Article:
The three final stories in the book come from the period when Jasieński was living in Russia in the 1930s – not a comfortable place to be, and the stories are unsettling. The first, “Keys”, is a dark little tale of a corrupt priest who is haunted by the Christ figure on the crucifix in his church. As he gradually deteriorates mentally, it seems that there is no key to heaven to be found on earth.

“The Nose” takes its title and inspiration from Gogol’s great story. In the latter, a nose takes on a life of its own, to comic effect. However, Jasieński’s take is more sinister as he relates how the arrival of the wrong sort of nose in Nazi German can be more than just troublesome…. This is a wonderfully inventive story with all sorts of surreal touches – one of my favourite being the apparent replacement of the Tiergarten with a garden of genealogy, on whose trees can be found miniature images of ancestors.

The final story, “The Chief Culprit” is about war and fighting; and Jasieński must have witnessed enough of this in his time. The narrator too has survived through one conflict after another until his ‘civilisation’ reaches the state of anticipating permanent war – a state which is blamed on the individual.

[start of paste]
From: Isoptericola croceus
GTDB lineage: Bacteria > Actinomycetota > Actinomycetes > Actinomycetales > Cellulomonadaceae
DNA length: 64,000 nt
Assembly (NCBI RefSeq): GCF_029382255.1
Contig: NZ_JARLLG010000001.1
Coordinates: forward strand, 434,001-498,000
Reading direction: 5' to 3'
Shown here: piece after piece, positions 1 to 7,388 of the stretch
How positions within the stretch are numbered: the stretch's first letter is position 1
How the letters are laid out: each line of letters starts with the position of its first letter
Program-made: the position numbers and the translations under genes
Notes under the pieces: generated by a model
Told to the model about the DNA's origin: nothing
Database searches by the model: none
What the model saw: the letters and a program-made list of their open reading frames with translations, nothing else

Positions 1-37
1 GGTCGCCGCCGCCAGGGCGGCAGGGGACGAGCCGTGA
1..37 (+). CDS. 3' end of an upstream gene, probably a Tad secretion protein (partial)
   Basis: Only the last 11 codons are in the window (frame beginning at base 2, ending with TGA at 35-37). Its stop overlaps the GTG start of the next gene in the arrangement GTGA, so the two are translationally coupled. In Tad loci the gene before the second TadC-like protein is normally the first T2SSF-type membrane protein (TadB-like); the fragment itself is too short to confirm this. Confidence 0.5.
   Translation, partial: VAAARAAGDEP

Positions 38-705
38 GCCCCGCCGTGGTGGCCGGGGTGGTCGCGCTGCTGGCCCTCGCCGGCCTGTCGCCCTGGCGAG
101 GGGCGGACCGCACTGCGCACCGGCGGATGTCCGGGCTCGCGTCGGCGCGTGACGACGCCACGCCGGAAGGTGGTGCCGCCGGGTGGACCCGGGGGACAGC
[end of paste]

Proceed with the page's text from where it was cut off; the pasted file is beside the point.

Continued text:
This is a fascinating collection of pieces, exploring a number of themes from questions of Polish (and Jewish) identity through to predictions of eternal conflict and control of society. The themes are still incredibly relevant today in our society with its dependence on gadgets, and the title story, in which is concentrated all of humanity’s fear and hatred of the machine, contains a stark warning:

We’re nearing the end with mathematical certainty. Soon everything around us will be replaced by machines. We shall live among machines. Our every move is dependent on machines…There is no escape. We’ve painted ourselves into a corner. Anyway, it’s already inside of us. You cannot move a muscle any more without machines. Your parents perhaps could still manage. But you no longer can. You cannot defend yourselves. You can only wait. The poison is inside of us. We’ve poisoned ourselves with our own power.

Even if you have no particular interest in the concepts behind his writings, Jasieński is simply an extremely gifted writer; and the stories are intriguing and thought-provoking and most definitely worth reading for their relevance to the modern world. The book is beautifully produced in hardback, on quality paper with ribbon bookmark, and also contains a helpful afterword by one of the translators.

Bruno Jasieński was long thought to have been lost in transit somewhere in 1939; not until the release of records in 1992 was it revealed that he had been purged and executed in 1938 by the regime he had pledged allegiance to, simply for the ‘crime’ of being Polish….  Twisted Spoon Press are to be praised and thanked for bringing this wonderful, lost author to English speaking readers – I for one will certainly be tracking down more of his work!

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Karen Langley blogs at kaggsysbookishramblings and is now somewhat nervous of trams. 

Bruno Jasieński, The Legs of Izolda Morgan (Twisted Spoon Press: Prague, 2014).  9788086264400, 163pp, hardback.